Not too far away from Deseret Manufacturing in Salt Lake City is the Church’s Humanitarian Center, where associates can learn English while receiving job training. Referrals come through bishops or the Utah Department of Workforce Services.

“Even though we have the English programs and the work training programs, everybody is at their own pace. It’s not something so regimented that they’re all feeling pressured to develop at the same time,” said Randy Foote, operations manager at the Humanitarian Center.

“Many of the refugees who have come here have gone through a lot of hardships. In many cases they have fled war-torn countries, spent many years in refugee camps and sometimes even lost families,” Foote said.

“Prior to COVID, I can tell you we had 29 languages spoken here,” he said. “Because we’re a training program, our whole feeling is to try to get people to where we can then help them go out and get better jobs and become self-reliant.”

Most of the associates work in the training programs for up to year before leaving for employment.

“If somebody comes to us with some unique needs, maybe some mental health issues or other health issues, we can keep them [employed] up to three years,” Foote said.

Associates at the Humanitarian Center are paid for an eight-hour day. For half the day they work in the production area, either sorting clothes, performing custodial jobs, or working in the kitchen. For the other four hours they are paid to learn English.

The kitchen is a full-service cafeteria that provides food for both training facilities. It also has a training program.

“Those associates who are located in the kitchen are learning very specific skills that we hope are going to help them move into that type of an industry after they’re done with us,” Foote noted.

Elena Orrego came to the U.S. with her family from Peru in 2010. She is now the coordinator of the English Skills Learning Center at the Humanitarian Center.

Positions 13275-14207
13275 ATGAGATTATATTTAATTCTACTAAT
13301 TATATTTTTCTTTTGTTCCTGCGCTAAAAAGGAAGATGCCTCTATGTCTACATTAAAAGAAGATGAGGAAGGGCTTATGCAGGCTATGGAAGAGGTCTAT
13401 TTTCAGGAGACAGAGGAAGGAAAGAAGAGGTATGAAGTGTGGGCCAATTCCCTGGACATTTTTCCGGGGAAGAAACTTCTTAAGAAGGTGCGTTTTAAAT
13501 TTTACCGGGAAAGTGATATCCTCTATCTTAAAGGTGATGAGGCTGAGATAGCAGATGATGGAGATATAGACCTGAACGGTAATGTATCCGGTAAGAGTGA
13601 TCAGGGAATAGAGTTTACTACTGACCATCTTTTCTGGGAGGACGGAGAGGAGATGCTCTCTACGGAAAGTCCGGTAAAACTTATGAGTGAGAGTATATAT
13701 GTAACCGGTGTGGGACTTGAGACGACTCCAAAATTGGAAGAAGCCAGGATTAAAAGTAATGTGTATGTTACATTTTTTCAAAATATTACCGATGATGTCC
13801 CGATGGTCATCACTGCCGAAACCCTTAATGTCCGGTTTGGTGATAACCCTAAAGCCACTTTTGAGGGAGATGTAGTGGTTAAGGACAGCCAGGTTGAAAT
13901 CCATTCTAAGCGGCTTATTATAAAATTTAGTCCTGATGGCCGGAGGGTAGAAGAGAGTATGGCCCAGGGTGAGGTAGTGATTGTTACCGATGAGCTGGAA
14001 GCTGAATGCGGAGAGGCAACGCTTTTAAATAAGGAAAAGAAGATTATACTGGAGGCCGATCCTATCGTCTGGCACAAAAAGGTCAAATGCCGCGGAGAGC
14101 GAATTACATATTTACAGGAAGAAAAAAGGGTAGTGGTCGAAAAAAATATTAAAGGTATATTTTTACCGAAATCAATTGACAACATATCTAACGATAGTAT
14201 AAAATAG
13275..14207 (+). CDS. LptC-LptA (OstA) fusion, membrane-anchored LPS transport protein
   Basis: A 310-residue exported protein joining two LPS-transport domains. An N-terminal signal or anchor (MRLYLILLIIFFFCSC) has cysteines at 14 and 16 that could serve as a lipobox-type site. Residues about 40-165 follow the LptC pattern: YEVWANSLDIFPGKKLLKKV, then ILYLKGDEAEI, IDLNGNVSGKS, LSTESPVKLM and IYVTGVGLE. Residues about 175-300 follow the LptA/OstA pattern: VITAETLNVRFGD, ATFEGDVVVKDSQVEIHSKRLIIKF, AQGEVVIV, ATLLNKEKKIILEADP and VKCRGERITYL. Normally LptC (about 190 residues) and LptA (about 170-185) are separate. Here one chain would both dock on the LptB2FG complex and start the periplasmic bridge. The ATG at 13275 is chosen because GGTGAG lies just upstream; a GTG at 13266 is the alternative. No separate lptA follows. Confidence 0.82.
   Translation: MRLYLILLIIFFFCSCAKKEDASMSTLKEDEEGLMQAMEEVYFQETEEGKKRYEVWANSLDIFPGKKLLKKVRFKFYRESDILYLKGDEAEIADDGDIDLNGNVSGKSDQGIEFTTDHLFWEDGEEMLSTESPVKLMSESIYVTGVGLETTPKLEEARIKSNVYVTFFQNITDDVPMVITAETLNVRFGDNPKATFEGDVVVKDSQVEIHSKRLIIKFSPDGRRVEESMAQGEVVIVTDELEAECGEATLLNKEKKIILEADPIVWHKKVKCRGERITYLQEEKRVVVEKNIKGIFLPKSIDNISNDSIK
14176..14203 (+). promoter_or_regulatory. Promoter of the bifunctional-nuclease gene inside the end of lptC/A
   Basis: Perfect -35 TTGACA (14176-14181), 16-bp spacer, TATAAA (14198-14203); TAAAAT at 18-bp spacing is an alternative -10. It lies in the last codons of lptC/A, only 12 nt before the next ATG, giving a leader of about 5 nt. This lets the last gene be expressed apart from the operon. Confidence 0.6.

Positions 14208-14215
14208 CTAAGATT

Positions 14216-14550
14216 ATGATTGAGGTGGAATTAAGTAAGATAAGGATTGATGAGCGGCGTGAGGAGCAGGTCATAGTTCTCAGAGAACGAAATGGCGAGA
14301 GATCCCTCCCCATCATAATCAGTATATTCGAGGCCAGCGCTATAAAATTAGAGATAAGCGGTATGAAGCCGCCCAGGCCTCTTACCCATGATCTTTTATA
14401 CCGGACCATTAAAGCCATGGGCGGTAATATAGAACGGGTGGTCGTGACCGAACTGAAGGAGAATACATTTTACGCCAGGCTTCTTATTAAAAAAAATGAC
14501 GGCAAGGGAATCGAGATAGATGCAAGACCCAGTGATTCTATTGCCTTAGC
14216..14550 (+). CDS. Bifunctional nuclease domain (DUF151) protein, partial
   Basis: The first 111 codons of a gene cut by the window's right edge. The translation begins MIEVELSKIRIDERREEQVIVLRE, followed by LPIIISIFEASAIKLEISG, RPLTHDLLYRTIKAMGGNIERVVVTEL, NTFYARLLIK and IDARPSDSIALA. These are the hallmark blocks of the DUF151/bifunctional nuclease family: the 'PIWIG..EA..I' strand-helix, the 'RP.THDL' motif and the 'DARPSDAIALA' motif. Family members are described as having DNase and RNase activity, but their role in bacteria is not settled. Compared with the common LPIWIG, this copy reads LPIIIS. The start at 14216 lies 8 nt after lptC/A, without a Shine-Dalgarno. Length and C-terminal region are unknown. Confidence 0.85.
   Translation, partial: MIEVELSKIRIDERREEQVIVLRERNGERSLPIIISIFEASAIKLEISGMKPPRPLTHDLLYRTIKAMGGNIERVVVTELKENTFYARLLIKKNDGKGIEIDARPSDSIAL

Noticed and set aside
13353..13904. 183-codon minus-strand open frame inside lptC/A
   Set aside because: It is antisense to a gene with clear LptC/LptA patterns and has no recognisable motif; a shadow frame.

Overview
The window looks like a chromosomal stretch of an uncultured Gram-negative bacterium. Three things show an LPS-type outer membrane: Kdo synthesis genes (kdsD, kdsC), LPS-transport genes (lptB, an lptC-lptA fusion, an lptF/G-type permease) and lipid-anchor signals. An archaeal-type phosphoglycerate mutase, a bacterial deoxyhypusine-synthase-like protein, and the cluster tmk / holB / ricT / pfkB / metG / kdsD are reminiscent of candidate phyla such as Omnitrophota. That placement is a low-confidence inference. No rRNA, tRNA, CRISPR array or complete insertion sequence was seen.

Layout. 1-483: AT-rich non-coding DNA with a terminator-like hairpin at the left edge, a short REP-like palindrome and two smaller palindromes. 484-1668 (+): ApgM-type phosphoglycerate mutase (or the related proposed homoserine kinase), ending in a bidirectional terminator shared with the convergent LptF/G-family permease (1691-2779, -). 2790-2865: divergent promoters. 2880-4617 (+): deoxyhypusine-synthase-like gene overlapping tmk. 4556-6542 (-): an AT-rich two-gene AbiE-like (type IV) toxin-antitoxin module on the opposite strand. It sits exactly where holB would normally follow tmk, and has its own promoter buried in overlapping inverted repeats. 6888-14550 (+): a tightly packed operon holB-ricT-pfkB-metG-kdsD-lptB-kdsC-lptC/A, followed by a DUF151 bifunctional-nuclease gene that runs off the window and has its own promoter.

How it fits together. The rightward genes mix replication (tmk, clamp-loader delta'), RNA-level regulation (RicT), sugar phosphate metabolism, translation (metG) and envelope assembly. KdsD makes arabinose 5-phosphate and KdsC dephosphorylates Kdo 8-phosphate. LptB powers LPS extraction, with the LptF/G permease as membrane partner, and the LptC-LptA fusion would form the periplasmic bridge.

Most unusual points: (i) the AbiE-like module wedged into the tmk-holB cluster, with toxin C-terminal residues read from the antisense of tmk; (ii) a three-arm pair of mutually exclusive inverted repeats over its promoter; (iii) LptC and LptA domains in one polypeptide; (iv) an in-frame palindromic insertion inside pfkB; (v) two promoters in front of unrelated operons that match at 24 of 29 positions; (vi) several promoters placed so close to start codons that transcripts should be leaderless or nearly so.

“I was here for a short period of time, but it was an exceptional time for me because this was a unique way for me to understand how the workplace was here in the United States,” Orrego said.

“I drive a forklift, sort clothes [and conduct] quality checks,” said Kadija Mahdi, a lead associate at the Humanitarian Center, who arrived in Utah from Somalia with her family seven years ago.

Each weekday Mahdi works for four hours and spends another four hours learning English. She is also teaching others how to drive the forklift that moves bundles of donated clothing around the center for sorting. Once sorted, the Church and its partner agencies ship clothing around the world to those in need.   

The excess clothing comes to the Humanitarian Center from the Church’s Deseret Industries thrift stores. 

Amal Klito, an immigrant from Sudan, is one of the center’s success stories. Klito sorted clothing, learned how to drive the forklift, and then became a team leader at the center. She is now a certified nursing assistant.

“I’m here today to get a good life, and I hope everyone [will] come here [for] training. They can focus on what they want to do in the future,” Klito said.

“Two of the associates, Kadija and Amal, arrived here as refugees and, despite past hardships, they have really thrived and learned a great deal of new skills,” Foote concluded. “One of the biggest blessings is that this is a place where we get to see the gospel in action.”